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Discover Anselm's Proslogion and the ontological argument with Professor Catherine Pickstock.

Meet your lecturer

Catherine Pickstock came to Cambridge on a choral scholarship to study English literature at St Catharine's College and never left! Catherine is a well-known theologian, lecturer and speaker, co-founding the Christian theological and philosophical school of thought called Radical Orthodoxy.

She is especially interested in the relationship between poetics and metaphysics (the branch of philosophy that deals with questions of being and truth), and has worked with researchers from many different fields and disciplines, including English, Modern and Medieval Languages, International Relations, Architectural Theory, Comparative Literature, History and Philosophy of Science, as well as on projects with composers, stone letter-carvers and liturgists.


Explore further

The Proslogion is a prayer written by Anselm of Canterbury between 1077-1078, a very early manuscript of which is kept in the University Library in Cambridge. It is believed to contain one of the first versions of the ‘ontological argument’, as it was later called. The Cambridge manuscript is considered especially valuable because it includes the owner’s name inside, details of its cost, and many annotations in the margins.


The Codex Bezae is an ancient manuscript written around 500 BCE and now in the University Library in Cambridge. It is an almost complete copy of the gospels. Texts like this would have been important to monks like Anselm, and today it forms an important witness text for scholars, like PhD student Jesse Grenz, who are engaged in textual criticism. Jesse tells you a bit more about the Codex Bezae in this supplementary resource.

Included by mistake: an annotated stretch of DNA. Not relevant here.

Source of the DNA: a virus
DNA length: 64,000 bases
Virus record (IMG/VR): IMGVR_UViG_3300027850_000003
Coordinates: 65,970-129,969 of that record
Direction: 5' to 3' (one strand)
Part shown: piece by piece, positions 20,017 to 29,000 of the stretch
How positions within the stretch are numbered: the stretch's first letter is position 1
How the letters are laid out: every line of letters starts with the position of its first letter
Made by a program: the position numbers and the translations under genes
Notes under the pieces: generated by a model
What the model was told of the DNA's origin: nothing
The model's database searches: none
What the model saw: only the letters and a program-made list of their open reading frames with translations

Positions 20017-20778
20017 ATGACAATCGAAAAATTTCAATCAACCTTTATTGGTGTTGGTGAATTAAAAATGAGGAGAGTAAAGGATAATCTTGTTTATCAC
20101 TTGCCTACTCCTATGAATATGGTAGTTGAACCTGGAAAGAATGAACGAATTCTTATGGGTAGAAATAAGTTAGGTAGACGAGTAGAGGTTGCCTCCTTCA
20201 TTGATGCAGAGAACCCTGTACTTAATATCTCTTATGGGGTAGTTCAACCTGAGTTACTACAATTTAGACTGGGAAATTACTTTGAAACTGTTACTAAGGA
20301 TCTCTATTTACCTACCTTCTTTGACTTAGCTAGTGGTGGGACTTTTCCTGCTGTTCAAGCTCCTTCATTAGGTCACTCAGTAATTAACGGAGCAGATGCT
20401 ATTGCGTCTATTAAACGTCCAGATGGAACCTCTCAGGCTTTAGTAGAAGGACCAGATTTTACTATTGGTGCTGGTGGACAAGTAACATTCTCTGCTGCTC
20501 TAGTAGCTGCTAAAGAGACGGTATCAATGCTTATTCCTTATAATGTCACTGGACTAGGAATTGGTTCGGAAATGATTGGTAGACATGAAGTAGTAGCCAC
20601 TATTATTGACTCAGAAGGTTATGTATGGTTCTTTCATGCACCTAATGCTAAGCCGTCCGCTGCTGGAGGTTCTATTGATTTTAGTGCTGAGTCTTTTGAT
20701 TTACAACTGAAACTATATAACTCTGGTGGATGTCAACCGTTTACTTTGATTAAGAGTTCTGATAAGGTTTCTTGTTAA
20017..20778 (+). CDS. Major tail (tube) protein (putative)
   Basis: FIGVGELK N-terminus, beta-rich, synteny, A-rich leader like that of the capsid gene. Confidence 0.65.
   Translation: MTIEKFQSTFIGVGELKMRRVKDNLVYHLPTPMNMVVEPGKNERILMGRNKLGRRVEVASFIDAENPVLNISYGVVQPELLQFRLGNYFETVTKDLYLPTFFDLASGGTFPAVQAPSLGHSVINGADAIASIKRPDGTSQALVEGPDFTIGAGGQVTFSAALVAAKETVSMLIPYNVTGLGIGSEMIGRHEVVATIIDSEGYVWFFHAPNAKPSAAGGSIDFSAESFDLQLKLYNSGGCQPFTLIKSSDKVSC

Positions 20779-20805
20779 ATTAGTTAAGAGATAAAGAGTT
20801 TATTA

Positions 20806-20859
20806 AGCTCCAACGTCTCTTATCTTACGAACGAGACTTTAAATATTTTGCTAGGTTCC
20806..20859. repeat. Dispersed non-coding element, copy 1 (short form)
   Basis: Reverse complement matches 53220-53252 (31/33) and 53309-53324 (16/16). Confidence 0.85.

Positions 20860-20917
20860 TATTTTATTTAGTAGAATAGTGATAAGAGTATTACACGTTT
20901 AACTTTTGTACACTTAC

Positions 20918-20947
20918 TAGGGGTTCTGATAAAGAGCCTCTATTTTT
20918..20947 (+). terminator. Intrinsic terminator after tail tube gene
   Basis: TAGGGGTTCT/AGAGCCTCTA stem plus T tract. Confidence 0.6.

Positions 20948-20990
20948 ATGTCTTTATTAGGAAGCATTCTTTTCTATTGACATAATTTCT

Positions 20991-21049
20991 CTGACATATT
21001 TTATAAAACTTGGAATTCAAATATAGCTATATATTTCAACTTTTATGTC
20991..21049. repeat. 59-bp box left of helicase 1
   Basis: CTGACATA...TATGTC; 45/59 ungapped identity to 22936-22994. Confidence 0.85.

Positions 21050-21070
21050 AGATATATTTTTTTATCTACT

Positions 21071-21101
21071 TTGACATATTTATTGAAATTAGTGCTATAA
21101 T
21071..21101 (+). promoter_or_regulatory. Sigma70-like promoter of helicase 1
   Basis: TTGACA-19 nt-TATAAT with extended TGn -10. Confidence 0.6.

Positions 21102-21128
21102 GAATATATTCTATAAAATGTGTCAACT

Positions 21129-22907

The Chapel Windows at Emmanuel College in Cambridge were chosen by a previous Hulsean Professor of Divinity in Cambridge in 1884 – Catherine Pickstock is the current holder. Half of the windows show early church scholars and teachers including Origen, John Eriugena, St Anselm, St Augustine of Hippo, John Fisher, Thomas Cranmer, John Colet and William Tyndale.


Consider some questions

What is the significance of the prayer format of the Proslogion?

To what extent do you believe the ontological argument is successful in proving the existence of God?

In Chapter 15, Anselm says that God is beyond what can be thought. Does this contradict the ontological argument in Chapters Two and Three?

What do you think of the idea that Anselm has been misunderstood throughout history?


Guidance for teachers


Download the video transcript